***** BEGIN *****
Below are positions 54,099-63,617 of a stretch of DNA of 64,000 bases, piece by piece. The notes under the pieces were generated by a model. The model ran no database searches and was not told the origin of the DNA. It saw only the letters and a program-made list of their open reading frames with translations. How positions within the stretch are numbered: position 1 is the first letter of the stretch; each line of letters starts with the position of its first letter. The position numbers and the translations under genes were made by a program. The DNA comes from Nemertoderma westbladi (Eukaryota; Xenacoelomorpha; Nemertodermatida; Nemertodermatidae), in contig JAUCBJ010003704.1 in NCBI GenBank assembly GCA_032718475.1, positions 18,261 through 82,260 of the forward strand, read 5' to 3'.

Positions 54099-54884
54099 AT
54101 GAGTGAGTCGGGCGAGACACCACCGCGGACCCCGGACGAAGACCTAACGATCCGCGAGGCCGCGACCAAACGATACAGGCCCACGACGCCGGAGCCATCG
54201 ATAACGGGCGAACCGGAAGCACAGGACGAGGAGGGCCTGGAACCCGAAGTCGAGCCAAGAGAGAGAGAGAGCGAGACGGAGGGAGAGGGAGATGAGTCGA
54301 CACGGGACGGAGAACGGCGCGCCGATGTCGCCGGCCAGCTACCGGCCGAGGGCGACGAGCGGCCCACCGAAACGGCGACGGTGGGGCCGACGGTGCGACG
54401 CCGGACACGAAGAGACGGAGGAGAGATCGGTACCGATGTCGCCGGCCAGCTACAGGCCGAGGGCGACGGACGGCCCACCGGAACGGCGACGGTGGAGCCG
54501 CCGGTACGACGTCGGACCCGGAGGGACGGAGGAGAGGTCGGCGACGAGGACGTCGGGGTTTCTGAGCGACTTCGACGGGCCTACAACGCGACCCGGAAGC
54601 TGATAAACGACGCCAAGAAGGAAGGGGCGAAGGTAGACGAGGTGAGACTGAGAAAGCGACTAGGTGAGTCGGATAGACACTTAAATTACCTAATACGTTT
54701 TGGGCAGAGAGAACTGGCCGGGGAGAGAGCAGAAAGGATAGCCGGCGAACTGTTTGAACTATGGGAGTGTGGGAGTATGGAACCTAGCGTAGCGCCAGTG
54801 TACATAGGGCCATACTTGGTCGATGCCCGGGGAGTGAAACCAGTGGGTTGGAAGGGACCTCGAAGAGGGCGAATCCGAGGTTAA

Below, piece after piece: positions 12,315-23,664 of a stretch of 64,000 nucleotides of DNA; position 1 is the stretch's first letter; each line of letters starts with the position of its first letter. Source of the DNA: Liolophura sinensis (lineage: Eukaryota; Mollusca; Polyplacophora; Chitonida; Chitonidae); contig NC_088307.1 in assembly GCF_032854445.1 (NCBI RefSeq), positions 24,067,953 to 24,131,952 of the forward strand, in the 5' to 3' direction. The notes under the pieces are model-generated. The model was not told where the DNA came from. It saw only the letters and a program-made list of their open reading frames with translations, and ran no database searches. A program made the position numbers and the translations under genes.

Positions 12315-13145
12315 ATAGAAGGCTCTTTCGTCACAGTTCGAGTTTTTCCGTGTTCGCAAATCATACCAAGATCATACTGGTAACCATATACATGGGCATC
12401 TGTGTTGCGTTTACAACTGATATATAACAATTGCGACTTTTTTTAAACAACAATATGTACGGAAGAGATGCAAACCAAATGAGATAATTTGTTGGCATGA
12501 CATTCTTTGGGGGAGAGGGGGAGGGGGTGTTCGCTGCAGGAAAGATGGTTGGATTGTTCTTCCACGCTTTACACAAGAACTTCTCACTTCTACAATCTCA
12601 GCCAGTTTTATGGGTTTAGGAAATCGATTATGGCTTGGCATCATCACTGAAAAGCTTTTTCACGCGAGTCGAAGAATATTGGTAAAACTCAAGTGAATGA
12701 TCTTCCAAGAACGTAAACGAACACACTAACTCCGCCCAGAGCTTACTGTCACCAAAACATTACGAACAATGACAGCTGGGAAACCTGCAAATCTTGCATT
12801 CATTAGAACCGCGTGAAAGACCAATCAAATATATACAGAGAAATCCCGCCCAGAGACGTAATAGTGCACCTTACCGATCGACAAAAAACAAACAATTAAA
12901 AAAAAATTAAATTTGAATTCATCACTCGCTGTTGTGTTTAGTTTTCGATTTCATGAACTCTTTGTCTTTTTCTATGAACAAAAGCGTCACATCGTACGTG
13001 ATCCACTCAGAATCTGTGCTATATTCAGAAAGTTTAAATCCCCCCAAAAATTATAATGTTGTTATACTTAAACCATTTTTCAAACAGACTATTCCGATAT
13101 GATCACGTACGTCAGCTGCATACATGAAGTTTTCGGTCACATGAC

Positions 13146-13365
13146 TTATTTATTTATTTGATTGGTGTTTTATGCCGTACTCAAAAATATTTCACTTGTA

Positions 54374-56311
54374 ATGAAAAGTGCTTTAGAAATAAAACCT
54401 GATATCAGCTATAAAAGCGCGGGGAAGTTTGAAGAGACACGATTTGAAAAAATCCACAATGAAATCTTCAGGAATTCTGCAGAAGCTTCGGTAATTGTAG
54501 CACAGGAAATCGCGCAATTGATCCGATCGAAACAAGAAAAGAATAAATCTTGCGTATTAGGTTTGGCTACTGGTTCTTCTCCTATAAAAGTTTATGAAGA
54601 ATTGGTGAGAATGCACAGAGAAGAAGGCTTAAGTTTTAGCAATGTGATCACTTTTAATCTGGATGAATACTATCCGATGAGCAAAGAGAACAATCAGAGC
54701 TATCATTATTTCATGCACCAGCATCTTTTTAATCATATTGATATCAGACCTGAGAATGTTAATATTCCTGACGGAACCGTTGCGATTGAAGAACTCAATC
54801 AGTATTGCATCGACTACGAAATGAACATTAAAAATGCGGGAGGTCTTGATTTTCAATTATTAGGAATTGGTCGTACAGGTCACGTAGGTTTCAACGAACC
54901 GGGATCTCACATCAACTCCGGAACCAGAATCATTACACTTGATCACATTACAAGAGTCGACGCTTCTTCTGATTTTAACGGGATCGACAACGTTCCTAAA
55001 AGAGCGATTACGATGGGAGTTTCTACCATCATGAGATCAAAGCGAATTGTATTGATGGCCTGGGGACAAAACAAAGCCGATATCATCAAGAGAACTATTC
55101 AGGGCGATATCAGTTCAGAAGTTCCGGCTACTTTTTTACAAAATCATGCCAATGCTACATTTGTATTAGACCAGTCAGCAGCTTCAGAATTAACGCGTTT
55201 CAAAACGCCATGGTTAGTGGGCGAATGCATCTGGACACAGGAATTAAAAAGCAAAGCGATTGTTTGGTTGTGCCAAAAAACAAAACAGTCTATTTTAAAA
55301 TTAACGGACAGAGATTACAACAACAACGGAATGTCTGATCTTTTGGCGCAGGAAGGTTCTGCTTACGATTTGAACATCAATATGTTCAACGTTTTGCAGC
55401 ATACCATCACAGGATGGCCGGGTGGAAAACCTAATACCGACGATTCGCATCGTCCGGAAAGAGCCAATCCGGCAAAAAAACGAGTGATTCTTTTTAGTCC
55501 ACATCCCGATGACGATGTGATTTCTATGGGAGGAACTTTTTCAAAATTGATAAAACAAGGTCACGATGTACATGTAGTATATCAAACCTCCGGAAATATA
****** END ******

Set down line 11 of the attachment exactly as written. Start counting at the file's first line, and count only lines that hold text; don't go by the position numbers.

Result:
54801 TACATAGGGCCATACTTGGTCGATGCCCGGGGAGTGAAACCAGTGGGTTGGAAGGGACCTCGAAGAGGGCGAATCCGAGGTTAA